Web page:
Cult activity attracts attention at Pitt

Tribune-Review/October 8, 1998
By Lillie Wilson

When a lovelorn sophomore told Joyce Giangarlo that he'd been dumped because his girlfriend's "discipler" disapproved of him, the University of Pittsburgh official was alarmed.

"It was this use of the word `discipler' that threw me," Giangarlo said. "I thought she must be involved with something very managing. The terminology sent my antennae up."

Giangarlo discovered the probable answer several days later, when national cults expert Ronald Loomis arrived Tuesday in Pittsburgh on a three-day mission.

Cult warning signs

Ronald N. Loomis, education director of the American Family Foundation, says these characteristics typify cults:

  • Charismatic leadership - a leader who claims divinity, special knowledge
  • Deception - in recruitment and fund raising. Uses front groups.
  • Mind control - uses manipulation, brainwashing, coercive persuasion
  • Alienation - induces separation from family and friends
  • Exclusivity - its truth is the only truth
  • Exploitation - financial, physical and psychological
  • Totalitarian - "us vs. them" syndrome and total subjection of the individual to the group

Loomis came to bring local ministers, campus administrators and mental health workers up to date about cults - especially the rapidly expanding International Churches of Christ.

"That's classic ICC activity," Loomis told Giangarlo after she related her tale at an initial session for clergy at the William Pitt Union.

ICC recruits, Loomis said, are typically overseen by a so-called "discipler," who dictates whom the recruit may befriend and date. And the ICC faithful characteristically don't consider members of any other denominations to be Christian, he added.

When more than 150 University of Pittsburgh resident assistants met for orientation at the end of August, all but two indicated that ICC's local chapter, the Greater Pittsburgh Church of Christ, had tried to recruit them, the Rev. Dawn Check, chairman of the University of Pittsburgh Association of Chaplaincies, told Loomis and her fellow ministers following the session.

Check also said all 30 students involved in her own campus ministry have reported recruitment attempts by the church - overtures she said were rebuffed by the students, with one exception.

No one from the Greater Pittsburgh Church of Christ, which occupies no local building and is unlisted, could be reached for comment.

The International Churches of Christ has been banned on 37 campuses in 14 states and three countries, Loomis said. In Great Britain, the National Union of Students has advised all student governments to deny ICC recognition on campus.

Terrence Milani, Pitt's associate director of student activities in charge of student group certification on campus, said it's impossible to tell how many members of the Greater Pittsburgh Church of Christ or any other uncertified group are on campus. The church has not applied for campus certification, he said.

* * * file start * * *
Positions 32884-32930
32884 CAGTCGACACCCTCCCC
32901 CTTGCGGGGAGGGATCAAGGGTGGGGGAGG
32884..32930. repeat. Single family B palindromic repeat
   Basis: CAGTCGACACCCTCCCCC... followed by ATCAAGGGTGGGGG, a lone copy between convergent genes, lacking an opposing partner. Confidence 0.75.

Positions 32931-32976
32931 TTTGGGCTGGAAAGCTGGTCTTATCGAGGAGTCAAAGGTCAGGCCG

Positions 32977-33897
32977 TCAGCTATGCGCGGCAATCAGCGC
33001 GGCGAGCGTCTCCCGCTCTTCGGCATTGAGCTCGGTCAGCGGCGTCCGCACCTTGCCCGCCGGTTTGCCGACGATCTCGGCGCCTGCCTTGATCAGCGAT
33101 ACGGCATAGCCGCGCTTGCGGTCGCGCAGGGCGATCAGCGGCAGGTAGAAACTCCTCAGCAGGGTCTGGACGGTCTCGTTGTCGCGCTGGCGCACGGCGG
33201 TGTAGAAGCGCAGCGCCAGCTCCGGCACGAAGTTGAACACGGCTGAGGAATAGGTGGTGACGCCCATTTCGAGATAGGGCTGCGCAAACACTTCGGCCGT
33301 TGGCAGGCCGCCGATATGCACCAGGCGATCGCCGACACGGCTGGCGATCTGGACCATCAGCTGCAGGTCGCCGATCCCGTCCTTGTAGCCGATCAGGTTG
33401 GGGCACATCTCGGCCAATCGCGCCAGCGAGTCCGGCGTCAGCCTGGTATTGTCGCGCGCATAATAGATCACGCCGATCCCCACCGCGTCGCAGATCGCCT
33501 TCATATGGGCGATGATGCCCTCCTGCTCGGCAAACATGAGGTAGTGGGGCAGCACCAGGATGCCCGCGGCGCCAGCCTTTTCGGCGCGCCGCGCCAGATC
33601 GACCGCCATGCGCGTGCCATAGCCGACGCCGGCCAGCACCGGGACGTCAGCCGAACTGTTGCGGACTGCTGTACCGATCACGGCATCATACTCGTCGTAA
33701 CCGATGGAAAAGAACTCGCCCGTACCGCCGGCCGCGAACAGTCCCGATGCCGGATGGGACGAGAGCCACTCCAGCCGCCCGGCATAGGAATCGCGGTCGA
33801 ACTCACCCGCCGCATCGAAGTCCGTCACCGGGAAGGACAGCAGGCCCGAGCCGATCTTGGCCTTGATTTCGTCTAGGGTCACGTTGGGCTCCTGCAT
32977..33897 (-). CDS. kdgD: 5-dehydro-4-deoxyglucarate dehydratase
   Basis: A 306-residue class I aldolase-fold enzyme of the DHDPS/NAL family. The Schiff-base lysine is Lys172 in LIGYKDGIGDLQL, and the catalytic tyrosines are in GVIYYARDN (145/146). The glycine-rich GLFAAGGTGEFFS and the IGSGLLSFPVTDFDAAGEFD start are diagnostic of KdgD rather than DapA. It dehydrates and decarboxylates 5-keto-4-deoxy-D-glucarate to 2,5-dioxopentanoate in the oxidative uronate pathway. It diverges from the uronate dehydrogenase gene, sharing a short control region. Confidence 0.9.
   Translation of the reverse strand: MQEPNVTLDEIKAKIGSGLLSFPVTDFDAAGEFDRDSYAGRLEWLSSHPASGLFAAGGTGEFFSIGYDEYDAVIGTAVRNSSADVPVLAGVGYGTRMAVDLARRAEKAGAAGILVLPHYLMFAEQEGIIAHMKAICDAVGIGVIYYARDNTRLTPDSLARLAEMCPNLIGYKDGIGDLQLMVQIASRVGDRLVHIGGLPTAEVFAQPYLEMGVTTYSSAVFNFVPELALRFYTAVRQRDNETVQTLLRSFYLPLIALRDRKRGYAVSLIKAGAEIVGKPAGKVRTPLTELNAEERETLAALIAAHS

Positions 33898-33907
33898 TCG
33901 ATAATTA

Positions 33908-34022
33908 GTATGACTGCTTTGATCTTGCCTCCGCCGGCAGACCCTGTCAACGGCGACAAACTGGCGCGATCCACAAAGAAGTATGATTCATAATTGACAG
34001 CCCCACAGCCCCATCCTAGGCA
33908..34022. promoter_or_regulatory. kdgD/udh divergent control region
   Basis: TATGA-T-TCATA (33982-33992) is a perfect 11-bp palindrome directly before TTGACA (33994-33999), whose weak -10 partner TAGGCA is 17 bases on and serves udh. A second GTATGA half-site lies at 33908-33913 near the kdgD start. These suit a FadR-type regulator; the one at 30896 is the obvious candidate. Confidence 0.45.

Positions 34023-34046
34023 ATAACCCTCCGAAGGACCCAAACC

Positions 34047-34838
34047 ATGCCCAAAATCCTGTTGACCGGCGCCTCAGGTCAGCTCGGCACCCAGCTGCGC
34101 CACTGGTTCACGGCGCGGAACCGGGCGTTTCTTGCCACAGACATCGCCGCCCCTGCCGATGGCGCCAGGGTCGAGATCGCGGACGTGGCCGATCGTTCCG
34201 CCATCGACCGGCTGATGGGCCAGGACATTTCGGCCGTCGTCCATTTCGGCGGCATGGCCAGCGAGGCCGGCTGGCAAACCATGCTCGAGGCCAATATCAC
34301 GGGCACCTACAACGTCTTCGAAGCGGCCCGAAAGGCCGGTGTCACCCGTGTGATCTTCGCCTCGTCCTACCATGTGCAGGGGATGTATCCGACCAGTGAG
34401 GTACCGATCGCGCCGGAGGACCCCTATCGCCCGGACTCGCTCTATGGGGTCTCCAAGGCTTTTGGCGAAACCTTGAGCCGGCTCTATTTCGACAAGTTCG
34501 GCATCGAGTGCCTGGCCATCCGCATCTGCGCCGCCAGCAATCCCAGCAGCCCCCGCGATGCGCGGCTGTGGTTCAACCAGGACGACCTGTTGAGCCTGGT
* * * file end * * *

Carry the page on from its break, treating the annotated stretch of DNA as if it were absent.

"It has no official standing at Pitt," he said. "It won't be banned from the campus as long as (its members) don't violate university policies and procedures."

Loomis and other cult scholars commonly acknowledge that distinguishing a cult from a religion can be tricky. Churches such as ICC are far-flung offshoots of mainstream denominations, he said.

Extreme devotion and obedience to authority have long been hallmarks of some honored institutions, including the armed forces and even some corporations - not to mention many traditional religions. So most scholars consider those elements insufficient grounds for deeming a group or activity a cult.

An international conference of cult scholars met in 1985 and hammered out what has since become a widespread definition.

The so-called Wingspread Conference's description, which Loomis himself uses, defines two characteristics of a cult:

  • Members show excessive dedication to some person, idea or thing
  • The group uses unethically manipulative techniques of persuasion and control to advance the goals of the group's leaders, to the detriment of members, their families and society

Organizational mind control is prevalent everywhere from schools to monasteries to boot camps, Loomis conceded.

But cults, unlike other groups that demand devotion and obedience, use deception to gain their ends, he said.

"When cults recruit new people, they don't let the recruits know ahead of time what's in store and everything that will be expected of them," Loomis said. "It's the abuse of mind control through deception and disguise that turns a group into a cult."

Check described her students' reports of the Greater Pittsburgh Church of Christ's techniques as deceptive.

The church members tend to make social overtures to students without divulging their motives to proselytize, she said, and become aggressive about their religion only after the social overtures have been accepted.

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